"The Ties that Bind: Colonies, Culture, and Education Among Immigrants" International Journal of Applied Economics, September 2010. Joint work with Michael Quinn and David Ortmeyer.

There is concern among many policy makers of a dual problem: too many immigrants overall but not enough highly-skilled immigrants. Using recently available data we examine the factors which influence both the quantity and average educational level of immigrants in OECD countries in 1990 and 2000.  We find that geographic proximity and former colonial relationships positively influence the overall number of immigrants but are negatively related to immigrants’ average educational level.  By contrast, variables such as greater economic freedom, more generous asylum policies, and a common language and religion increase both the quantity and educational level of immigrants. More highly educated immigrants also appear to be more concerned with low unemployment rates among high-skilled workers in destination countries than in income differences between the destination and source countries. These results suggest that highlighting cultural similarities of destination countries can be an important feature of programs designed to attract high-skilled immigrants.  Government reforms regarding asylum policies and economic regulation may also increase a country’s appeal to higher-skilled immigrants.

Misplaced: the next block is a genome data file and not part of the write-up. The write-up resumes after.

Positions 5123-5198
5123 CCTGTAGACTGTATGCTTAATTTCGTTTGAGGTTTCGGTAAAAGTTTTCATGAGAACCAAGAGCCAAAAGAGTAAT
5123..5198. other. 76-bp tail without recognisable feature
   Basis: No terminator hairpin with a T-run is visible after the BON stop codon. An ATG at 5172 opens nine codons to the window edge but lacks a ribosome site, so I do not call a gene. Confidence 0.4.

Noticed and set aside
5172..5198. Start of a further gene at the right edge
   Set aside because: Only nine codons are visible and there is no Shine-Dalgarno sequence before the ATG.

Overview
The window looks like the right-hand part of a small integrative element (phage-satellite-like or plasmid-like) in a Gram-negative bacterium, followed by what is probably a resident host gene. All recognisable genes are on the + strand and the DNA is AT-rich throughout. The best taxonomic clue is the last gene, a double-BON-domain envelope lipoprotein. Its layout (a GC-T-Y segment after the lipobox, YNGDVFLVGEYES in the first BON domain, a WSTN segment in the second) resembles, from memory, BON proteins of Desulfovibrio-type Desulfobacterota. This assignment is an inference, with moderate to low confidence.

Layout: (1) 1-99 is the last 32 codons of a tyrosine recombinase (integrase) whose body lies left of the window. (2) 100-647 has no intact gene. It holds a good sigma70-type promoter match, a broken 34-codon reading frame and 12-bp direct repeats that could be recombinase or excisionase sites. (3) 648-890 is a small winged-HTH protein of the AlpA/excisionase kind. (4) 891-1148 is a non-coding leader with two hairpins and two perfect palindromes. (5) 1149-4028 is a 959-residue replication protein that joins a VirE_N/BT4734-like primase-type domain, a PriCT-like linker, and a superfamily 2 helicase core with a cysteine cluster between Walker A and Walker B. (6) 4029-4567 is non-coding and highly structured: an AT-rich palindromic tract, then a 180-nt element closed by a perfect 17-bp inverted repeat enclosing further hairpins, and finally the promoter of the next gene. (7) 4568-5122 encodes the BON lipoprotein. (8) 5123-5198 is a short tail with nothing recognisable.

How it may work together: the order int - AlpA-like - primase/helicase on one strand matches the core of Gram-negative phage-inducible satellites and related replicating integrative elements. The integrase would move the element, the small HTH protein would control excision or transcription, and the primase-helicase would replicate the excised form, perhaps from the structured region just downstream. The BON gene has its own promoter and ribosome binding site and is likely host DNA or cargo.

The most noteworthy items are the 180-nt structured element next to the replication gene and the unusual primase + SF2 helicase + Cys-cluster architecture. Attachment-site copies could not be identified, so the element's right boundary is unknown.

"Policy Futures Markets with Multiple Goals." Journal of Macroeconomics, February 2010

Previous work in monetary policy futures markets under a single policy goal have shown this approach to be effective at eliminating the circularity problem inherent with private-sector targeting strategies. We extend this monetary policy setting framework to a typical multiple goal policy objective: inflation and output stabilization. We also demonstrate how the prices in policy futures markets can help resolve debates over important policy questions.


"Quantitative Goals for Monetary Policy: A Quantile Regression Approach." Applied Economics, July 2009. Joint work with William Miles

A recent paper by Fatas, Mihov and Rose (2006) indicates that formal monetary policy targets-exchange rate, money supply, or inflation targets-palpably decrease inflation in a sample of forty countries. The authors employ various least squares estimations, which pick up the conditional average effect. However, there is wide inflation variability in the authors’ sample. Thus formal targets could have very different effects in high and low inflation countries. Accordingly we refine the FMR results by utilizing the technique of quantile regression, a method frequently used in labor economics. We find, in a sample of low and moderate inflation countries, that formal targets exert very little impact on low inflation nations. This result is important for debates over formal targets, such as whether the United States should adopt an inflation target. There are costs and benefits in having formal targets, and the finding that targets don’t decrease inflation when it is already moderate is an important piece of information to consider.